Diamonds are Forever

With baseball season just right around the corner, I’vediamonds-are-forever picked up a copy of Diamonds Are Forever at my local pre-owned book retailer. This is a good-sized book published in 1987 by the Smithsonian Institute, 159 pages full of baseball art and stories about the game we love.

The writing is mostly excerpts from longer works. Writers include John Updike, (“Hub Fans Bid Kid Adieu,”) Carl Sandburg, Ernest Hemingway, Roger Angell, Thomas Boswell, W.P. Kinsella, William Kennedy, Donald Hall, Steven King, and more. I hope Philip Roth is in there, but I haven’t spotted him yet. (Which reminds me, perhaps it’s time I re-read his The Great American Novel again. It’s been a good long while.)

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I really bought this book for the art. Some of these are familiar, and some I’ve never seen before. I loved this picture, to the left, of Irish playwright Samuel Beckett going toe-to-toe with an umpire. A lot of people don’t know that Beckett managed the White Sox for a few years back in the late 40s. Those were very dramatic years for the White Sox, though they didn’t win a lot of games. They were more focused on illuminating the tragi-comic nature of the human condition, by means of a legendary gamut of absurdist plays. One of the most well-known of these was the play of second-baseman Sonny Godot, who would take the cut-off throw from the outfield, but then keep the ball in his glove, pretending that he didn’t have it, though the whole crowd knew it was there. All the opposing runners would round the bases and score. Even though he did this every time, he continued to get cut-off throws, game after game. This was baseball for the thinking fan, the deeply thinking and ruminative fan, and, thus, the White Sox did not draw so well in those years. Which was just the way Beckett liked it. “The end is in the beginning and yet you go on,” he would say to the baseball reporters. In the end, a lot of the White Sox fans complained that they no longer understood the point of the game, and eventually Mr. Beckett got canned, which is the fate of all of us. Beckett-ball had its brief moment in the sun, and then that was it, back to Paris for Mr. Beckett. He never managed a professional club again, and, in his later years, denied that he had ever managed at all.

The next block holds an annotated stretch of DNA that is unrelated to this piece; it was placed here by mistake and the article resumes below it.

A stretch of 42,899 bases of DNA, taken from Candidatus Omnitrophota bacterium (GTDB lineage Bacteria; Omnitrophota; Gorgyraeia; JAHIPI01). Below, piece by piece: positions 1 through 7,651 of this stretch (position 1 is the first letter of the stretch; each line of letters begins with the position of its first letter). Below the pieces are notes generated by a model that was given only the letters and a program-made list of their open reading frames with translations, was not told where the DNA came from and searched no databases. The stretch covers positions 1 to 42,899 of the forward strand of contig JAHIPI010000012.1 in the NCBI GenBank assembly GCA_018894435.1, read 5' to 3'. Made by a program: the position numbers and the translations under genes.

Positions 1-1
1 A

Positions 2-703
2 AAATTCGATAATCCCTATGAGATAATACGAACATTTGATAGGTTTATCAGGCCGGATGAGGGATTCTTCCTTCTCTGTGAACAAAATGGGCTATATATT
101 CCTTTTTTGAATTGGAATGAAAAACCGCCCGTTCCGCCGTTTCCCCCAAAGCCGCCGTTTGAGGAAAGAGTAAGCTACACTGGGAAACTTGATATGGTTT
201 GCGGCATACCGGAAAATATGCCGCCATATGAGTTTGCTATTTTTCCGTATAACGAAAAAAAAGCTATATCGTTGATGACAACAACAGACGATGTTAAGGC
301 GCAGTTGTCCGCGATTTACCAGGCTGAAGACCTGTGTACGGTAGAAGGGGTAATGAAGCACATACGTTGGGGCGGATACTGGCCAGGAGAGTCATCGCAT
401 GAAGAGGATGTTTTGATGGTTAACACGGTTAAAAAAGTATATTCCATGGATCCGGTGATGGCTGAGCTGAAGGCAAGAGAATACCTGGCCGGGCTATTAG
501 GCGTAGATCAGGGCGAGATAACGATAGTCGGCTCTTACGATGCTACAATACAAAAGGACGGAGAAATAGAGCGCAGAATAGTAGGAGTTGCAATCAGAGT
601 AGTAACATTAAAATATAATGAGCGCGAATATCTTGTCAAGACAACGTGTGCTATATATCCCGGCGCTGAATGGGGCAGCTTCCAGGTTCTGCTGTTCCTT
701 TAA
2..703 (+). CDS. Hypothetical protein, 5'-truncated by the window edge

Anyway, back to the book. What’s not to like? Classic baseball prose. Any kind of baseball art you can think of. And it’s springtime. What could be better? Play ball, already.

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9 – 11 March 1904 – Guy Murphy: GONE

 Wednesday Evening, the 9th

Watkins has signed an agreement with some amateur ball clubs in the Java Athletic Association, allowing them to use Nicollet Park for certain games during the week this summer. Watkins says they’ll be glad to rent to anyone else for any open dates. The Java Association thus gives up their plans for building an amateur ballpark in Northeast Minneapolis.

11 March 1904 – Friday Evening

Goodbye Guy Murphy. President Watkins released him today. He played last year with Fort Wayne in the Central League, and then was claimed by Minneapolis, and now has been released by Minneapolis. I wonder if he ever actually came to Minneapolis? He’s not on the roster list from March 5th. I don’t even know what position he plays. And now, I guess, it doesn’t really matter.

As it’s a slow news day for Miller’s baseball, I’ll throw in a little space filler, a nice picture of well known author Marmaduke Pickthall, which was in the Journal on the 7th.

Minneapolis Journal - 7 march 1904 - Marmaduke Pickthall, author c